Following the public consultation, and given the substantial changes in the MPS market, the ACMA considers that the customer information obligations are no longer warranted and should be repealed.

 

Statement of Compatibility with Human Rights

 

Subsection 9(1) of the Human Rights (Parliamentary Scrutiny) Act 2011 requires the rule maker in relation to a legislative instrument to which section 42 (disallowance) of the Legislative Instruments Act 2003 applies to cause a statement of compatibility to be prepared in respect of that legislative instrument.

 

This statement has been prepared in accordance with Part 3 of the Human Rights (Parliamentary Scrutiny) Act 2011.

 

The Amendment Determination amends the MPS Determination to remove customer information obligations on mobile carriage service providers to give customers certain information about the barring of premium SMS and MMS, and to make other consequential changes. These obligations have been removed in light of substantial changes in the MPS environment that have occurred since the MPS Determination was made. These changes, including improved industry compliance, a significant fall in the amount of consumer detriment arising from MPS, and considerable decline in the market for MPS, have reduced the need for such customer information obligations to be imposed on mobile carriage service providers.

 

The ACMA has considered whether the Amendment Determination engages any applicable human rights or freedoms and has formed the view that it does not. The Amendment Determination is compatible with human rights as it does not raise any human rights issues.

 

 

Description of the provisions in the Amendment Determination

Section 1          Name of Determination

This section names the Amendment Determination as the Telecommunications Service Provider (Mobile Premium Services) Amendment Determination 2014 (No.1).

 

Section 2          Commencement

 

This section provides that the Amendment Determination commences on the day after it is registered on the Federal Register of Legislative Instruments. 

 

Section 3          Amendment of the Telecommunications Service Provider (Mobile Premium Services) Determination 2010 (No.1)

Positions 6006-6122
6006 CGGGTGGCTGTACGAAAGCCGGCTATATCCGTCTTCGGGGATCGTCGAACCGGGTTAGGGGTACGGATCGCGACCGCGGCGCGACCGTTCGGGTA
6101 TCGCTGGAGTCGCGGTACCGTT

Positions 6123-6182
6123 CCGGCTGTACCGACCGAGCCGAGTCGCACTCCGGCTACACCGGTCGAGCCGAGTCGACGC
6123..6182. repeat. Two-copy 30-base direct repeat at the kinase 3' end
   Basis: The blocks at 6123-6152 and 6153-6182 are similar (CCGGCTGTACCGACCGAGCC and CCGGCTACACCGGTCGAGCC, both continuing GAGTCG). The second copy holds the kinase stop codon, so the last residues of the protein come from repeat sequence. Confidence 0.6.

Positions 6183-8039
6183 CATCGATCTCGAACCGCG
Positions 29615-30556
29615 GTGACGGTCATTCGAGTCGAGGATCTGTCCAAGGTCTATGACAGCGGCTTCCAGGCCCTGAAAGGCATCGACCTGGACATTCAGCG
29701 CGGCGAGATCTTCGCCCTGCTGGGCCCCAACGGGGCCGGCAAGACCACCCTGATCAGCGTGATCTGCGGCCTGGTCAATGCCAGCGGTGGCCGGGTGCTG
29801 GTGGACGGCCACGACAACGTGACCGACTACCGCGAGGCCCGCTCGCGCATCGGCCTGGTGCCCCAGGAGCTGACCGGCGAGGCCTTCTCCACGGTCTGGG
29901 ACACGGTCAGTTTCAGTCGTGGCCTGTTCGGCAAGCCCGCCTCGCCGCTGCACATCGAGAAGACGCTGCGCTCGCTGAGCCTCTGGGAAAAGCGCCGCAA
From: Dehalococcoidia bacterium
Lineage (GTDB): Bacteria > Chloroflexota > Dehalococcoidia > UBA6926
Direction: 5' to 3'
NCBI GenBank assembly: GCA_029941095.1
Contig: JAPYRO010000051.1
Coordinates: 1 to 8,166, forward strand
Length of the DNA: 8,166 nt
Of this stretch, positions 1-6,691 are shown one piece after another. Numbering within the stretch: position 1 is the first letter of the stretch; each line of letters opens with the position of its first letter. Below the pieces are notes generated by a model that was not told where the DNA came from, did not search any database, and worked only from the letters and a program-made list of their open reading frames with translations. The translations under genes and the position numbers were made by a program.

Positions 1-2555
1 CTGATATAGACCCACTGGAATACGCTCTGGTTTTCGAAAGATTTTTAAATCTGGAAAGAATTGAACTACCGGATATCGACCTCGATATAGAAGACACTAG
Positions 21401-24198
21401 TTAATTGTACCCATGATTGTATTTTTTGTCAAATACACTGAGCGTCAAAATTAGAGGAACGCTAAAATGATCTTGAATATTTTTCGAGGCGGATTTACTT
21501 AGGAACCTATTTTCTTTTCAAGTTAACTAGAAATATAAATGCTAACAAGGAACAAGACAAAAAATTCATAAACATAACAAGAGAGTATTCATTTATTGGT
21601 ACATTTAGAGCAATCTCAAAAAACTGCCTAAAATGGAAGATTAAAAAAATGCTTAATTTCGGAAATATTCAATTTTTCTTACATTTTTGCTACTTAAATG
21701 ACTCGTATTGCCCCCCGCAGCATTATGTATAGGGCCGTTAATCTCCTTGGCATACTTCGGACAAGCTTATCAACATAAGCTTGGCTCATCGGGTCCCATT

This section provides that the MPS Determination is amended by Schedule 1.

 

Schedule 1       Amendment of the Telecommunications Service Provider (Mobile Premium Services) Determination 2010 (No. 1)

 

Item [1]             Section 3

 

Item [1] omits the definitions of first year and subsequent years from section 3 of the MPS Determination. Definitions of these terms are no longer necessary as sections 11 and 12 of the MPS Determination, in which these terms appeared, have been repealed.

 

Item [2]             Paragraphs 5(c) and (d)

 

Item [2] omits both paragraphs 5(c) and (d) of the MPS Determination from section 5 of the MPS Determination which lists the objects of the MPS Determination and substitutes it with only paragraph 5(c).  Paragraph 5(d) specifies that one of the objects of the MPS Determination is to provide customer information about barring of all premium SMS and MMS services. As the customer information obligations in sections 11 and 12 of the MPS Determination are removed by the Amendment Determination, this object is no longer relevant.

 

Item [3]             Section 11

 

Item [3] omits section 11 of the MPS Determination which specified the requirement to give customers information about barring premium SMS and MMS services.

 

Item [4]             Section 12

 

Item [4] omits section 12 of the MPS Determination which specified the occasions for giving information to a customer about barring premium SMS and MMS services.

 

Item [5]             Subsection 13(2)

Item [5] omits subsection 13(2) of the MPS Determination and substitutes it with a revised subsection 13(2) which no longer refers to compliance with customer information obligations. This is because these customer information obligations have been removed and therefore paragraphs 13(2)(b), (c), (e), (f) and (g) of the MPS Determination are no longer relevant.